How to Get Your Baby to Nap Longer than 30 Minutes

Struggling with your newborn suddenly taking short naps? Learn how to get your baby to nap longer than 30 minutes and get the sleep you need!

How to Get Baby to Nap Longer than 30 MinutesI can remember one instance when my newborn son slept for five hours straight during the day. With all those hours to myself, I had folded the laundry and prepared our meals and still had time to spare. I kept checking in on him to see if this was a fluke, or whether he was really sleeping.

You see, this was such an anomaly because, more often than not, I couldn’t get him to nap past 30 minutes. In fact, 45 minutes was considered a “long” nap for him. His nighttime sleep was better, but his naps were terribly short.

I also knew he was overtired but had no idea what to do to get him to take a longer nap.

To be clear, we can’t expect newborns to take long naps with consistency. But when you’re only getting 30-minute naps all the time, this can certainly make life more challenging.

My babies didn’t sleep through the night until well past the newborn stage after sleep training. That said, I learned a few tricks to help them sleep during the day until then. Take a look at the tips that worked, and I hope they can work for you, too:

1. Shorten your baby’s wake times

Many of us assume that babies will simply fall asleep when they’re tired enough, regardless of when and where. Unfortunately, that’s rarely the case. They usually need our help in some way to fall asleep.

The first step is to assume that your baby will need his nap sooner than later. One way to do so is to watch for sleep cues—the second he fusses and yawns, start your nap routine.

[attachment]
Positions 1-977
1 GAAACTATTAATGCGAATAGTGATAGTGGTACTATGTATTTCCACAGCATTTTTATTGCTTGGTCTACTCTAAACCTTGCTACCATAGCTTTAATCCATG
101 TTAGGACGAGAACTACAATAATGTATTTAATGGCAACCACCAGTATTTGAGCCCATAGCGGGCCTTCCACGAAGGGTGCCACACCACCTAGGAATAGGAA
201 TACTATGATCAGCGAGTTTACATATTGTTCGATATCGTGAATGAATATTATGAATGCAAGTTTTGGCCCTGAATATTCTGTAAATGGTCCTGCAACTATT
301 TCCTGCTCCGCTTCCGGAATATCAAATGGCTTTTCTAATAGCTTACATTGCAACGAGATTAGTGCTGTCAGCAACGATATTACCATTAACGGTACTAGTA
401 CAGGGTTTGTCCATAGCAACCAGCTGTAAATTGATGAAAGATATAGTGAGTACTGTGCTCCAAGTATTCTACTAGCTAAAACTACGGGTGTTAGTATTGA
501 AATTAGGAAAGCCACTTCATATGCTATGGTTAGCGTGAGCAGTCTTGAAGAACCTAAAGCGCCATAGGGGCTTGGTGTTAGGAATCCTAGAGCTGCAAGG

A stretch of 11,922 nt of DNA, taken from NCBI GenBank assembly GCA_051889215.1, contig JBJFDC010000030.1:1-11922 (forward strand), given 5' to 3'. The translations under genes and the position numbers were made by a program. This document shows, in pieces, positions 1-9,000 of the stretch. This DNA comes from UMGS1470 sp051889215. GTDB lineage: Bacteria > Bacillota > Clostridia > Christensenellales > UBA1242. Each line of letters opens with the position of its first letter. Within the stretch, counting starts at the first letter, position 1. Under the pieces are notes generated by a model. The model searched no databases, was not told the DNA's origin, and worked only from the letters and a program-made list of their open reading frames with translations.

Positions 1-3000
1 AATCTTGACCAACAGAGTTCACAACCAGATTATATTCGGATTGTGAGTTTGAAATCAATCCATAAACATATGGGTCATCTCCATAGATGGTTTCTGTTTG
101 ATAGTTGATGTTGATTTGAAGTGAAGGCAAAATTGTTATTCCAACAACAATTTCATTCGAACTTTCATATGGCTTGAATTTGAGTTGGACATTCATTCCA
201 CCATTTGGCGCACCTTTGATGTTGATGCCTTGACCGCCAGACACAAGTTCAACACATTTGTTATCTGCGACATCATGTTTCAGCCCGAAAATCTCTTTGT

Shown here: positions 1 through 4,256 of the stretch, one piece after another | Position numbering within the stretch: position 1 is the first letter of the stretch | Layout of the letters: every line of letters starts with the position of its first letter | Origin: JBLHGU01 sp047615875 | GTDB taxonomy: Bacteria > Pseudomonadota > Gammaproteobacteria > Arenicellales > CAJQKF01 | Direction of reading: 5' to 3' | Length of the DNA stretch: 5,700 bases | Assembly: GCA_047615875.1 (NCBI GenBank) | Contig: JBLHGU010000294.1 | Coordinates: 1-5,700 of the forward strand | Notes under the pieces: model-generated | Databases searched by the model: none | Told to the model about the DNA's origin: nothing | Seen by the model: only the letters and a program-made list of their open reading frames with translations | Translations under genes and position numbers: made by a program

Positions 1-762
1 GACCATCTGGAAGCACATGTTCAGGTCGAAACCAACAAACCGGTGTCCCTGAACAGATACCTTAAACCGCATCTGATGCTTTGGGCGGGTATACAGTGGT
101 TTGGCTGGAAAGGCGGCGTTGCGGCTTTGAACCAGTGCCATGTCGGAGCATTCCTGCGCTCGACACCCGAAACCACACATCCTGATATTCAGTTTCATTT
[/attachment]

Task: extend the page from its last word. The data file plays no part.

Another is to simply watch the clock. Don’t let him go past 90 minutes of being awake before putting him down for another nap. Let’s say he tends to fuss after an hour. If he woke up at 9am, put him down for the next nap by 10am.

The longer you wait to put him down, the fussier he’ll likely get.

Newborn Sleep Cues

Free resource: Want to learn more about how his awake time might be affecting how well he sleeps or not? Join my newsletter and get One Mistake You’re Making with Your Baby’s Awake Time—at no cost to you.

Don’t make the same mistakes I did—help him fall asleep with this one simple trick! Grab it below:

One Mistake You're Making with Your Baby's Awake Time

2. Change your baby’s environment

Disclosure: This article contains affiliate links. As an Amazon Associate, I earn from qualifying purchases.

Silence isn’t always golden when it comes to your baby’s sleep environment. In fact, it allows even the slightest sound—a creaking door, footsteps along the hallway—to wake her up.

Instead, use white noise to muffle sounds that could startle her awake. A sound machine works, but a simple fan, heater, or even an app can do just as well. The white noise can help her sleep longer, and you won’t feel like every sound you make might wake her up.

Blackout curtains in her room can also extend the nap even more. With a dark room, she won’t have to contend with light peeking through and waking her up.

And if you truly can’t get her nap, use motion to help her fall asleep. The lulling motion of a swing can buy you some extra time than if she were simply in her crib.

3. Swaddle your baby

Wrapping your baby in a snug swaddle can help her sleep in a few ways. To start, the tightness resembles the sleeping position she had grown accustomed to in your womb. After all, she had been sleeping in this position for months, not lying flat on her back.

Second, a swaddle prevents her from flailing her arms from the Moro reflex babies are born with. Rather than slapping herself awake, her arms remain snug by her sides.